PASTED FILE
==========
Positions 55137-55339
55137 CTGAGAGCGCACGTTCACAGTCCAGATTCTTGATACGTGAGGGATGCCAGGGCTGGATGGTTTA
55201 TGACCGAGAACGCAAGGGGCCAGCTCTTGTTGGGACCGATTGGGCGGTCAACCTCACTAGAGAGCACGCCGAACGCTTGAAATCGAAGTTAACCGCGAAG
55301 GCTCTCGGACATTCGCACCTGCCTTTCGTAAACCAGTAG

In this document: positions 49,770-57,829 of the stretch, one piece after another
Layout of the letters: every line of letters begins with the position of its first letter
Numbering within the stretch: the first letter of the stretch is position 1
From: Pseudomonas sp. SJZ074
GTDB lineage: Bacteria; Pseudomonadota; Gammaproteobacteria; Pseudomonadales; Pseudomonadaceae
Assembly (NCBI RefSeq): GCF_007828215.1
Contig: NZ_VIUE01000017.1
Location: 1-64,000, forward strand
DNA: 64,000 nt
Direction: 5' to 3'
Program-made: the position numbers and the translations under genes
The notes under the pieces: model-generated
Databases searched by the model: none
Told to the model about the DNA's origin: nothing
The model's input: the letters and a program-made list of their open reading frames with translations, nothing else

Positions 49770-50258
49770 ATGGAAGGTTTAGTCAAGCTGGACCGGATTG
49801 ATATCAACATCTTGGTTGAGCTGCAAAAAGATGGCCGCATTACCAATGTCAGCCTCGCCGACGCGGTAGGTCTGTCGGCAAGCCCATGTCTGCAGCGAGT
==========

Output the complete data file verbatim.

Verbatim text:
Positions 55137-55339
55137 CTGAGAGCGCACGTTCACAGTCCAGATTCTTGATACGTGAGGGATGCCAGGGCTGGATGGTTTA
55201 TGACCGAGAACGCAAGGGGCCAGCTCTTGTTGGGACCGATTGGGCGGTCAACCTCACTAGAGAGCACGCCGAACGCTTGAAATCGAAGTTAACCGCGAAG
55301 GCTCTCGGACATTCGCACCTGCCTTTCGTAAACCAGTAG

In this document: positions 49,770-57,829 of the stretch, one piece after another
Layout of the letters: every line of letters begins with the position of its first letter
Numbering within the stretch: the first letter of the stretch is position 1
From: Pseudomonas sp. SJZ074
GTDB lineage: Bacteria; Pseudomonadota; Gammaproteobacteria; Pseudomonadales; Pseudomonadaceae
Assembly (NCBI RefSeq): GCF_007828215.1
Contig: NZ_VIUE01000017.1
Location: 1-64,000, forward strand
DNA: 64,000 nt
Direction: 5' to 3'
Program-made: the position numbers and the translations under genes
The notes under the pieces: model-generated
Databases searched by the model: none
Told to the model about the DNA's origin: nothing
The model's input: the letters and a program-made list of their open reading frames with translations, nothing else

Positions 49770-50258
49770 ATGGAAGGTTTAGTCAAGCTGGACCGGATTG
49801 ATATCAACATCTTGGTTGAGCTGCAAAAAGATGGCCGCATTACCAATGTCAGCCTCGCCGACGCGGTAGGTCTGTCGGCAAGCCCATGTCTGCAGCGAGT